Thursday Night Loaded: Intruders Into The Man Cave

I had long been planning a Thursday Night Loaded about scotch and manly spaces — the idea being that, of all the spirits, whiskeys in general and scotch in particular tend to be the object of male, rather than female, affection. The Expensive Scotch Tasting, for instance, is a rite of passage I’ve been through many times, in many provinces and always with chaps — while any attendees representing the distaff side, when threatened with some peaty bottle of burnination, have recoiled at the suggestion and retreated to the safety of their vino, beer and fizzy vodka beverages.

My plan had been to look through a whiskey-clouded lens at the shifting nature of male space. How it’s moving from the garage and the workshop into the realm of First Person Shooters, online sports forums, genre film discussions and action figure collecting. How entire industries exist solely to supply a range of predominately male obsessions. It begins with Pokemon cards in childhood. And works its way up to single malts in middle age.

It would have been an excellent blog post.

Then along comes the Globe and Mail to declare that whiskey isn’t just for lads anymore. (And, as it happens, Aidan has already taken note of this.)

Now, I concede I’m a tad disappointed that my planned TNL has been derailed by the intrusion of “facts” about the non-exclusivity of whiskey consumption along gender lines. But I’ll get over that. In fact, it got me thinking. I’m willing to bet there are more than a few men out there who feel a little threatened at the idea of womenfolk making whiskey their beverage of choice. That they see this as an annexation of a revered corner of the Man Cave for use by the Ladies’ Cotillion. That in short order Glenmorangie and Talisker will be synonymous with lambs and pink chiffon.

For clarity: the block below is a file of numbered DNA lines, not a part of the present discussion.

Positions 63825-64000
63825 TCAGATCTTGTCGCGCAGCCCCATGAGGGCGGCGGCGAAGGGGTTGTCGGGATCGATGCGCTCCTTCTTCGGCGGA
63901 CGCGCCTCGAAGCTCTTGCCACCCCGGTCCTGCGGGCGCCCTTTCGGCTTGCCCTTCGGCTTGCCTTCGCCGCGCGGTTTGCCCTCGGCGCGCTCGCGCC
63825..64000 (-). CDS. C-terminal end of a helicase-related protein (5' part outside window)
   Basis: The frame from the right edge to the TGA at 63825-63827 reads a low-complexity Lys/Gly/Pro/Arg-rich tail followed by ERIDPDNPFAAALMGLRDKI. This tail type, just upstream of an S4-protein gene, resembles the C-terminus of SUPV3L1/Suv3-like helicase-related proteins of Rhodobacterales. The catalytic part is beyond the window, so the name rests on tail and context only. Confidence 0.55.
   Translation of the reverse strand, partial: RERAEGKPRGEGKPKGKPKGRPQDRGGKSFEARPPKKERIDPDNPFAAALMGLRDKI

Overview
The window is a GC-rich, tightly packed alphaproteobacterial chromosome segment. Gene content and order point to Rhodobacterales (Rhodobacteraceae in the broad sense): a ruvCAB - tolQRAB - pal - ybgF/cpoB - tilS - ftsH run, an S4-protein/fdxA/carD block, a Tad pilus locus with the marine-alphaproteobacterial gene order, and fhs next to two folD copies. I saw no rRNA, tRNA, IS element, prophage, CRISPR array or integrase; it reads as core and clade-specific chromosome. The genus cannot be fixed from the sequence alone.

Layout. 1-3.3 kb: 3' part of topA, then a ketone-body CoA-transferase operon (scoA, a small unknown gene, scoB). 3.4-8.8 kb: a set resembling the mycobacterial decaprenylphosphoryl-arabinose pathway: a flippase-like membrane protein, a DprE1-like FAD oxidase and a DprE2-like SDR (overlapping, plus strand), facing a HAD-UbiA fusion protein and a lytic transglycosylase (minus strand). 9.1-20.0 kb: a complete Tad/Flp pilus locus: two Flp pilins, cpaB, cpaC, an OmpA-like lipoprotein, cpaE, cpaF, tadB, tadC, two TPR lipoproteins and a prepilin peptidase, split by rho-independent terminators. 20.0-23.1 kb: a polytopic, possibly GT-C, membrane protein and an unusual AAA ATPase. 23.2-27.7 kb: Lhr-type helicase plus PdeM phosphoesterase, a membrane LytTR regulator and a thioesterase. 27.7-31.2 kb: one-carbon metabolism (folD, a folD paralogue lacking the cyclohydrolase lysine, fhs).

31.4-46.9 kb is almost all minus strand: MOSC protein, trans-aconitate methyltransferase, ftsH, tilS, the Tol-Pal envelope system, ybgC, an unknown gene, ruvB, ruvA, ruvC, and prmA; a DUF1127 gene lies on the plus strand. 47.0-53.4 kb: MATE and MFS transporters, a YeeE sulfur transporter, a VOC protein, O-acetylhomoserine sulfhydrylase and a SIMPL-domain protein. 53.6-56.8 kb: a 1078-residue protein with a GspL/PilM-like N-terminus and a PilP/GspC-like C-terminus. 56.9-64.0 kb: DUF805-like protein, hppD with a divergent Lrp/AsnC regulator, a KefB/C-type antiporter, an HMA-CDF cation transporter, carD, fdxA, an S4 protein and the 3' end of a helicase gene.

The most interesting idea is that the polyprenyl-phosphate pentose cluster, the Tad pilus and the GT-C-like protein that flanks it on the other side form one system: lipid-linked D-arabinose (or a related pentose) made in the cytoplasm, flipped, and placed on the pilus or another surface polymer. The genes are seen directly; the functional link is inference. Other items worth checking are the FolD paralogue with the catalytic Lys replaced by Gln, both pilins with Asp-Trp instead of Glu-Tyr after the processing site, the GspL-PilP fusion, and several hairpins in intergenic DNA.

Not me.

I heartily welcome women up to the oaken bar of scotch enthusiasm. It is long overdue. In fact, I can’t see how having large numbers of whiskey-swigging women at one’s elbow can be understood as a bad thing. Bring it on, I say.

Moreover, it would be damn hypocritical of me to feel otherwise. You see, as a S.A.D. (which stands for Stay At home Dad — although I much prefer the term “idler”), I am frequently in the position of being an interloper into female spaces.

I can’t tell you the number of times a mom-and-tots drop-in or library nursery-rhyme program has gone quiet the second I walk in.* Often, I’ll catch the last few seconds of some conversation about clothing or breast feeding and then I’ll round the corner and…. awkwardness.

Now, once I linger long enough** to become an established quantity,*** the stay at home moms I have met have been entirely welcoming. And a huge help and support. I am very glad to know them.

The least I can do is share my whiskey.


Notes:
* This was way more common during that first year when we lived in Waterloo.
** On more than a few occasions, I’ve been told things like, “Oh, I’ve seen you around. Everybody knows you. You’re stay at home dad guy.”
*** Over the last four years, I’ve noticed a marked increase in the number of SADs I run into. And by that I mean men who’ve quit their jobs to raise their kids and don’t have some guaranteed career safety net to fall back on. (So, no, if you’re just some guy taking your six months pat leave, you don’t count. You pussy.) Have to admit, I’m feeling considerably less the maverick these days.